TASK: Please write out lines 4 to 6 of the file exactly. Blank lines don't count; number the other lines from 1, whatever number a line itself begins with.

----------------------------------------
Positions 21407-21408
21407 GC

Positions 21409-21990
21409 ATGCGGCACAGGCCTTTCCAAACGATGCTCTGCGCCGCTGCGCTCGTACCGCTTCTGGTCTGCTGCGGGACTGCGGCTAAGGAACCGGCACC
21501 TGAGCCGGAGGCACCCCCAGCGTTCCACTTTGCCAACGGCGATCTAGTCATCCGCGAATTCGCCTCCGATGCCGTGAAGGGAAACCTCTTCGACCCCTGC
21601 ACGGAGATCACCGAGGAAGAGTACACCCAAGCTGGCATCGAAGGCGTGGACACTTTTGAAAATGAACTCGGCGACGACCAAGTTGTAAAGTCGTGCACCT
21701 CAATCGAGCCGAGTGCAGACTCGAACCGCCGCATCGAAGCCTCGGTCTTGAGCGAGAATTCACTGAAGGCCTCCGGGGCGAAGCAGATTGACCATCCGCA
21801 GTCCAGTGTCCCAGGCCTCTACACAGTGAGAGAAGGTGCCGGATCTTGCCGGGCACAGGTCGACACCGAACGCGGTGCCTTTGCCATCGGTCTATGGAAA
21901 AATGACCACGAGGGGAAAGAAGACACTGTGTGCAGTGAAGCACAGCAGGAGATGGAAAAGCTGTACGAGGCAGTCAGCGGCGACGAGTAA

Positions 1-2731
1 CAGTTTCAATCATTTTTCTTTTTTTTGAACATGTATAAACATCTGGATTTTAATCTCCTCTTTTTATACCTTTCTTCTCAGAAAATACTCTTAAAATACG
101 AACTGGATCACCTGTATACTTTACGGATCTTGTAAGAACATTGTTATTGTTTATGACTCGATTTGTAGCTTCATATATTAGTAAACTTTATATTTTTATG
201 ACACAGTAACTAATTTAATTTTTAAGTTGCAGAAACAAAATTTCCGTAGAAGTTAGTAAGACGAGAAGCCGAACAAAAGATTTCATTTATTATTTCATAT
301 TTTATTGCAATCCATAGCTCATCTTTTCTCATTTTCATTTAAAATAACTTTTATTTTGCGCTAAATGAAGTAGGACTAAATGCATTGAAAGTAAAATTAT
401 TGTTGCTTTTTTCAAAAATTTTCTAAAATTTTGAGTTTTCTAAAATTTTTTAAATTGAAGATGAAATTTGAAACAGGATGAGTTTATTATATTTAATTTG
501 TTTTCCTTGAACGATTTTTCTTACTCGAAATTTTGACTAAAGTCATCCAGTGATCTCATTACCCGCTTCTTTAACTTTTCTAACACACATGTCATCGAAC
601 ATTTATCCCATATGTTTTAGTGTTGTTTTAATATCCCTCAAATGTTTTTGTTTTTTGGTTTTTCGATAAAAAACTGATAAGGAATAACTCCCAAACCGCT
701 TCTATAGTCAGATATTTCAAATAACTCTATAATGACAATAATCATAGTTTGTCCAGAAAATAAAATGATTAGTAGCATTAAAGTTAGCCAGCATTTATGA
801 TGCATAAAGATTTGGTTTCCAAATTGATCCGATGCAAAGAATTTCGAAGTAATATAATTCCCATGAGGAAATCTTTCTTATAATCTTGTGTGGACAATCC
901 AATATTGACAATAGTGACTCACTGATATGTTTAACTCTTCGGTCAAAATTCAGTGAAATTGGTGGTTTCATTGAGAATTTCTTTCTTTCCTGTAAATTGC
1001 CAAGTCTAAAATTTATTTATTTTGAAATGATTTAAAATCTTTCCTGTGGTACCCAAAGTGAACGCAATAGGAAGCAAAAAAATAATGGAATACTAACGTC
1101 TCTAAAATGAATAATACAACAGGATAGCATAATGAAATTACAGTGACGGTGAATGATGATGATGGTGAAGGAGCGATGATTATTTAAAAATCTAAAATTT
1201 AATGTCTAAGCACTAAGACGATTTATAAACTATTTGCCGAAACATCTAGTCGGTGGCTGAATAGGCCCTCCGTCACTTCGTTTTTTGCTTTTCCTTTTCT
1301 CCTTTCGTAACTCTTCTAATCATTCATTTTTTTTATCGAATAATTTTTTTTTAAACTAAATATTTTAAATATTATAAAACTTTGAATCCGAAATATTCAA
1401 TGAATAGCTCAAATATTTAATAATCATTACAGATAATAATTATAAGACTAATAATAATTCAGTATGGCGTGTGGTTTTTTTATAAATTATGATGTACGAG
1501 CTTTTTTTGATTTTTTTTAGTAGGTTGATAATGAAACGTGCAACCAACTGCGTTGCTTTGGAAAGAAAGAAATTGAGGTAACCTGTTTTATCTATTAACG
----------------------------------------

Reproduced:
21409 ATGCGGCACAGGCCTTTCCAAACGATGCTCTGCGCCGCTGCGCTCGTACCGCTTCTGGTCTGCTGCGGGACTGCGGCTAAGGAACCGGCACC
21501 TGAGCCGGAGGCACCCCCAGCGTTCCACTTTGCCAACGGCGATCTAGTCATCCGCGAATTCGCCTCCGATGCCGTGAAGGGAAACCTCTTCGACCCCTGC
21601 ACGGAGATCACCGAGGAAGAGTACACCCAAGCTGGCATCGAAGGCGTGGACACTTTTGAAAATGAACTCGGCGACGACCAAGTTGTAAAGTCGTGCACCT